MathBench > Cellular Processes

Nernst Potential


Getting through membranes

In the Osmosis module, we acted as if water was the only thing that could get through the cell membrane. But that's not actually true -- if it was, our cells would be in big trouble!

It would be closer to the truth to say that water is a small, uncharged molecule, and so it can get through the cell membrane pretty easily. Other larger or charged molecules have a harder time. But they are not completely blocked.

channelsIn fact, there are 2 major ways that an ion like Na+ can make it through the membrane:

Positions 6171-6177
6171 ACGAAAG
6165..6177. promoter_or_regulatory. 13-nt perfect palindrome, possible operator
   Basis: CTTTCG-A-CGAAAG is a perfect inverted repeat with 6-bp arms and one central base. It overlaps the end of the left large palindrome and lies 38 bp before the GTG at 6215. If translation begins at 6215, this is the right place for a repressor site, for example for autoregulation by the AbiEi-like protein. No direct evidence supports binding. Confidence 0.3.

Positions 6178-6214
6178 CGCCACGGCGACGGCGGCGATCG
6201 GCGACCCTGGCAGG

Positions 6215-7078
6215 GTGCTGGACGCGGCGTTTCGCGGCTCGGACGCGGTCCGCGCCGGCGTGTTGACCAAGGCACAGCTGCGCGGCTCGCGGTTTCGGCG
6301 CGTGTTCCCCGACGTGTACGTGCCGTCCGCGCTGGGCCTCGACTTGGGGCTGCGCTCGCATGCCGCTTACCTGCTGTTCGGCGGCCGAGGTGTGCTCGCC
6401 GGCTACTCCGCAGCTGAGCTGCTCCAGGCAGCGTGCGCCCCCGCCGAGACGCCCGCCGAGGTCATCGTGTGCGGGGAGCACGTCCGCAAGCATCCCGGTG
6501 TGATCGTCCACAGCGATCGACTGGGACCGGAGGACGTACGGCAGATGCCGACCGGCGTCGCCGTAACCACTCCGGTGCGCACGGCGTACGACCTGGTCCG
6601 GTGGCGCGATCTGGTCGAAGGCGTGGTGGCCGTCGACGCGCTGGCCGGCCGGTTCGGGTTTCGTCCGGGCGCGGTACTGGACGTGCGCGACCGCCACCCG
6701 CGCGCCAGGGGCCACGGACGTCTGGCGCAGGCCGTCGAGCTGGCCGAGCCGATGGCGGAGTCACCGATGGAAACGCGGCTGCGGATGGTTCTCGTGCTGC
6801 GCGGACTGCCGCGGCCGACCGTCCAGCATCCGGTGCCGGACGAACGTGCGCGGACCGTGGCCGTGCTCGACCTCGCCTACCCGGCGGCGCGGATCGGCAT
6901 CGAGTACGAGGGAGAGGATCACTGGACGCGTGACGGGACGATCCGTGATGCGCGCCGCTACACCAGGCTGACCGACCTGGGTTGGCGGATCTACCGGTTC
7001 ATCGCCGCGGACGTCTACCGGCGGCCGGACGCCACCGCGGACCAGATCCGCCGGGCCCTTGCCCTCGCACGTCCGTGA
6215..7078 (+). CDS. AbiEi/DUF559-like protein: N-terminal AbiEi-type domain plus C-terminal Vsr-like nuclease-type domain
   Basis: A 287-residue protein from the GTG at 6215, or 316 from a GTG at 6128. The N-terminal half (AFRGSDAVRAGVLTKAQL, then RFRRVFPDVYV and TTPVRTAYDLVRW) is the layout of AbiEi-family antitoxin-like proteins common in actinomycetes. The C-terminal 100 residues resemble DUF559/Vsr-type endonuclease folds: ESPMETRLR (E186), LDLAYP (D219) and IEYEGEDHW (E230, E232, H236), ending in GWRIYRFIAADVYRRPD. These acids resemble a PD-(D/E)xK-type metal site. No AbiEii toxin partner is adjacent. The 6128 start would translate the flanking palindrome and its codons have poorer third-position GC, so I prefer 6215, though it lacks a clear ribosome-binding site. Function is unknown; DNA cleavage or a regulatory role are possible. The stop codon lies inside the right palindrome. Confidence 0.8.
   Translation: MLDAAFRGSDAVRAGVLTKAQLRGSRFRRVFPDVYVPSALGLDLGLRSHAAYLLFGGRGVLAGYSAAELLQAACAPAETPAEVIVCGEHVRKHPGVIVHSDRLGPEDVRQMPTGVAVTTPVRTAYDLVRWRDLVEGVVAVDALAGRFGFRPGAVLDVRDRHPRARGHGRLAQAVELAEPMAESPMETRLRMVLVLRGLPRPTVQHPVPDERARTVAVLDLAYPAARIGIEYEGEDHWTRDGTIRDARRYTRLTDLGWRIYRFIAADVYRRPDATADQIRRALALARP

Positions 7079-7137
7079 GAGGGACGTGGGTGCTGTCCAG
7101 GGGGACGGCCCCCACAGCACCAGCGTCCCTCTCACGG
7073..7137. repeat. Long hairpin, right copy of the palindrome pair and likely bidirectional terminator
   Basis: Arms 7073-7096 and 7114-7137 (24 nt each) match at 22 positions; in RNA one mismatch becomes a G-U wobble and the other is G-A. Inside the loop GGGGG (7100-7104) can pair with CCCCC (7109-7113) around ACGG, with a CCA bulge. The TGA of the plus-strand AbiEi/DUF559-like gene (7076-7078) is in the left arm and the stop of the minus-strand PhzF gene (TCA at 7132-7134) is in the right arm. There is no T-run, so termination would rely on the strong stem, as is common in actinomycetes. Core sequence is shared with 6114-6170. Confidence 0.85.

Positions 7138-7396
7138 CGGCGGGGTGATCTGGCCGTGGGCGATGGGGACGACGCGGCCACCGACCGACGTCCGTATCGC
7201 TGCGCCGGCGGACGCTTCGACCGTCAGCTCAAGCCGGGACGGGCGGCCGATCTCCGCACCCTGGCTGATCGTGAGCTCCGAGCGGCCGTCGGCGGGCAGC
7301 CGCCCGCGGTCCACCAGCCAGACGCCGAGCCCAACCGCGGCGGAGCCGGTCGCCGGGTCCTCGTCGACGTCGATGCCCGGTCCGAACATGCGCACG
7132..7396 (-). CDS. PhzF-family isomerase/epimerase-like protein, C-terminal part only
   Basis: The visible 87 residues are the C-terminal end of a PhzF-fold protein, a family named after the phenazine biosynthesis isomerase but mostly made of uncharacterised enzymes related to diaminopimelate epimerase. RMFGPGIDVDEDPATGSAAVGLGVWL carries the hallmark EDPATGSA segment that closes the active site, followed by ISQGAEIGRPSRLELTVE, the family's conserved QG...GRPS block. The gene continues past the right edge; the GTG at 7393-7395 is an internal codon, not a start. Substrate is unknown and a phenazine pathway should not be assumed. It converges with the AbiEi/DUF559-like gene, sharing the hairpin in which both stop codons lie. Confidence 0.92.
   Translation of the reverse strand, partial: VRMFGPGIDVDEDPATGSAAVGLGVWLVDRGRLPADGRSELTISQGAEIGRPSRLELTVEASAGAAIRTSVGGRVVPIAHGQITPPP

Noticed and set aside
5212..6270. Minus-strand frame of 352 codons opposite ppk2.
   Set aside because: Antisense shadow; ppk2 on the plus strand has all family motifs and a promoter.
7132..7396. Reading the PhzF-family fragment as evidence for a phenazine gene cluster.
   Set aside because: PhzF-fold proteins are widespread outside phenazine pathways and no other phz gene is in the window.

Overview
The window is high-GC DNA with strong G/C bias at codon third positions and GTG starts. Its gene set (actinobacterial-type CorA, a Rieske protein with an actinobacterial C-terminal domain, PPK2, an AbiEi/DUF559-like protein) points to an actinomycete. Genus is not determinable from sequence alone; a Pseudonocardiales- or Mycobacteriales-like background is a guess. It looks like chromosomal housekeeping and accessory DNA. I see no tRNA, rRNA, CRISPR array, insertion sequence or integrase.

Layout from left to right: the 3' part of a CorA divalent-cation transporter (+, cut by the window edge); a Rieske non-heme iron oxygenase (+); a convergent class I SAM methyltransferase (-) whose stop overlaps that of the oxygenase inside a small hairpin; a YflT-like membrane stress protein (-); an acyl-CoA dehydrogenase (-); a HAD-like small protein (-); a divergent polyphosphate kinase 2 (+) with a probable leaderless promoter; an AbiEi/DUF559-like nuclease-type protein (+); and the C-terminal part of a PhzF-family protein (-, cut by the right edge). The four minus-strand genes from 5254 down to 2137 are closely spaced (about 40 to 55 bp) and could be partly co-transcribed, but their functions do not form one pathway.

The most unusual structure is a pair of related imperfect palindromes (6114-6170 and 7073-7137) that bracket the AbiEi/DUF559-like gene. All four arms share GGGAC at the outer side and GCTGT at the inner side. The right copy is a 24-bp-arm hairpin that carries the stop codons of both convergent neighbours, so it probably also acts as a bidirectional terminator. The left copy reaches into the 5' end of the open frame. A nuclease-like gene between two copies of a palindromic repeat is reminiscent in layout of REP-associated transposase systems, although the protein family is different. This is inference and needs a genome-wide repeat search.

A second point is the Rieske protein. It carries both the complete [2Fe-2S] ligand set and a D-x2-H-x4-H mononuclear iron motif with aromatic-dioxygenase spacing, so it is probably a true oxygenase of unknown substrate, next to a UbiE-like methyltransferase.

Through a channel: Membrane channels can open and close like gates. Once a channel is open, ions are free to move in both directions -- but the NET movement of ions will be down a gradient. (More on that later.) So, opening a channel allows ions to move to wherever they have the lowest potential energy.

pumpsBy a pump: Membranes also contain tiny ATP-driven protein pumps. When these pumps operate, the energy stored in ATP is used to move ions in ONE direction -- whichever direction the pump mechanism works. This allows ions to be pushed around AGAINST a gradient.